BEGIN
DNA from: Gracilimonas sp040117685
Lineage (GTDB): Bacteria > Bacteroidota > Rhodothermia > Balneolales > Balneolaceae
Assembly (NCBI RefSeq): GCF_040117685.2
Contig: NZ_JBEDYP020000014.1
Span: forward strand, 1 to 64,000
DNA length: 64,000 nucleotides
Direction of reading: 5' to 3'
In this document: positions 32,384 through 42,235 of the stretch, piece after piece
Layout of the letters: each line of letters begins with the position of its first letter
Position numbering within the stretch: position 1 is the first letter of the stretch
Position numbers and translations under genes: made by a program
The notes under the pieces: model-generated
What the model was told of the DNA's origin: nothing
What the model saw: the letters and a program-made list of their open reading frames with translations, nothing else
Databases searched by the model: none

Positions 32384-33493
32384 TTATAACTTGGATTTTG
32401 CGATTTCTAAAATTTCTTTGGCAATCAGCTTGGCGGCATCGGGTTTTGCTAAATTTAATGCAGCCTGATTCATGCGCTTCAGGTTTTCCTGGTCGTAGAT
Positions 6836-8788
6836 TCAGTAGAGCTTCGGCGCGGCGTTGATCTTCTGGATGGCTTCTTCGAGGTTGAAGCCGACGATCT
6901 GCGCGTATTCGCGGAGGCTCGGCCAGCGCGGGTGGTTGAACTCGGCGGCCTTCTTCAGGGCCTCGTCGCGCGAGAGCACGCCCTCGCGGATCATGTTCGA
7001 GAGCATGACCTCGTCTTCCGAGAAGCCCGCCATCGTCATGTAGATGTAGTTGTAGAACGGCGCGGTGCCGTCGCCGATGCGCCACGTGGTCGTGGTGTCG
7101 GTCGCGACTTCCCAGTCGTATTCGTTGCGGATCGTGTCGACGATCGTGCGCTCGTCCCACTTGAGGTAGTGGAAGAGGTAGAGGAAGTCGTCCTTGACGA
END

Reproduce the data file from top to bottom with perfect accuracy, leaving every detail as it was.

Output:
DNA from: Gracilimonas sp040117685
Lineage (GTDB): Bacteria > Bacteroidota > Rhodothermia > Balneolales > Balneolaceae
Assembly (NCBI RefSeq): GCF_040117685.2
Contig: NZ_JBEDYP020000014.1
Span: forward strand, 1 to 64,000
DNA length: 64,000 nucleotides
Direction of reading: 5' to 3'
In this document: positions 32,384 through 42,235 of the stretch, piece after piece
Layout of the letters: each line of letters begins with the position of its first letter
Position numbering within the stretch: position 1 is the first letter of the stretch
Position numbers and translations under genes: made by a program
The notes under the pieces: model-generated
What the model was told of the DNA's origin: nothing
What the model saw: the letters and a program-made list of their open reading frames with translations, nothing else
Databases searched by the model: none

Positions 32384-33493
32384 TTATAACTTGGATTTTG
32401 CGATTTCTAAAATTTCTTTGGCAATCAGCTTGGCGGCATCGGGTTTTGCTAAATTTAATGCAGCCTGATTCATGCGCTTCAGGTTTTCCTGGTCGTAGAT
Positions 6836-8788
6836 TCAGTAGAGCTTCGGCGCGGCGTTGATCTTCTGGATGGCTTCTTCGAGGTTGAAGCCGACGATCT
6901 GCGCGTATTCGCGGAGGCTCGGCCAGCGCGGGTGGTTGAACTCGGCGGCCTTCTTCAGGGCCTCGTCGCGCGAGAGCACGCCCTCGCGGATCATGTTCGA
7001 GAGCATGACCTCGTCTTCCGAGAAGCCCGCCATCGTCATGTAGATGTAGTTGTAGAACGGCGCGGTGCCGTCGCCGATGCGCCACGTGGTCGTGGTGTCG
7101 GTCGCGACTTCCCAGTCGTATTCGTTGCGGATCGTGTCGACGATCGTGCGCTCGTCCCACTTGAGGTAGTGGAAGAGGTAGAGGAAGTCGTCCTTGACGA